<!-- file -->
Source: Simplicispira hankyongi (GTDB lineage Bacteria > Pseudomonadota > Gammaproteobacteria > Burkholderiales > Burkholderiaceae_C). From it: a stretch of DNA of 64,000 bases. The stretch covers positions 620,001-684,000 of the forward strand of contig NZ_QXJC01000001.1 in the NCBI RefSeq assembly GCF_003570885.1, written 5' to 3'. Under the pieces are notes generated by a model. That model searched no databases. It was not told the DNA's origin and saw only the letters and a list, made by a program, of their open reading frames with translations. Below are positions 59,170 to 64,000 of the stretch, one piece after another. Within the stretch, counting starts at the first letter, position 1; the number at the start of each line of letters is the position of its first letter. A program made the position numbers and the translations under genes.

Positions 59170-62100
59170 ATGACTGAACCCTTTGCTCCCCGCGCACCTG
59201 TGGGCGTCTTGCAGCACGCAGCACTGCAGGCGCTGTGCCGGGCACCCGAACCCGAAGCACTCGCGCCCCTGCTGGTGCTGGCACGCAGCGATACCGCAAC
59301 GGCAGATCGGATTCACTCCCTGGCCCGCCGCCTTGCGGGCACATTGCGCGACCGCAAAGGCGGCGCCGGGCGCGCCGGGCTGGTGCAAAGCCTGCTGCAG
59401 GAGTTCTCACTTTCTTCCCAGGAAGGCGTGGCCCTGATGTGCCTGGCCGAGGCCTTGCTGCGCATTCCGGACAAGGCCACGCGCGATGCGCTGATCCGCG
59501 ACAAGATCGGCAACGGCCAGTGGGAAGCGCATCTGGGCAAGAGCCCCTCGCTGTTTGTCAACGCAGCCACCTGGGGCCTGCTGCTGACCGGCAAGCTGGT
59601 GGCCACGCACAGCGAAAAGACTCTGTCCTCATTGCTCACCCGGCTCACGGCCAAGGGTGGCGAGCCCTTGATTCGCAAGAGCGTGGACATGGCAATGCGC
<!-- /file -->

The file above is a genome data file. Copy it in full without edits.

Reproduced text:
Source: Simplicispira hankyongi (GTDB lineage Bacteria > Pseudomonadota > Gammaproteobacteria > Burkholderiales > Burkholderiaceae_C). From it: a stretch of DNA of 64,000 bases. The stretch covers positions 620,001-684,000 of the forward strand of contig NZ_QXJC01000001.1 in the NCBI RefSeq assembly GCF_003570885.1, written 5' to 3'. Under the pieces are notes generated by a model. That model searched no databases. It was not told the DNA's origin and saw only the letters and a list, made by a program, of their open reading frames with translations. Below are positions 59,170 to 64,000 of the stretch, one piece after another. Within the stretch, counting starts at the first letter, position 1; the number at the start of each line of letters is the position of its first letter. A program made the position numbers and the translations under genes.

Positions 59170-62100
59170 ATGACTGAACCCTTTGCTCCCCGCGCACCTG
59201 TGGGCGTCTTGCAGCACGCAGCACTGCAGGCGCTGTGCCGGGCACCCGAACCCGAAGCACTCGCGCCCCTGCTGGTGCTGGCACGCAGCGATACCGCAAC
59301 GGCAGATCGGATTCACTCCCTGGCCCGCCGCCTTGCGGGCACATTGCGCGACCGCAAAGGCGGCGCCGGGCGCGCCGGGCTGGTGCAAAGCCTGCTGCAG
59401 GAGTTCTCACTTTCTTCCCAGGAAGGCGTGGCCCTGATGTGCCTGGCCGAGGCCTTGCTGCGCATTCCGGACAAGGCCACGCGCGATGCGCTGATCCGCG
59501 ACAAGATCGGCAACGGCCAGTGGGAAGCGCATCTGGGCAAGAGCCCCTCGCTGTTTGTCAACGCAGCCACCTGGGGCCTGCTGCTGACCGGCAAGCTGGT
59601 GGCCACGCACAGCGAAAAGACTCTGTCCTCATTGCTCACCCGGCTCACGGCCAAGGGTGGCGAGCCCTTGATTCGCAAGAGCGTGGACATGGCAATGCGC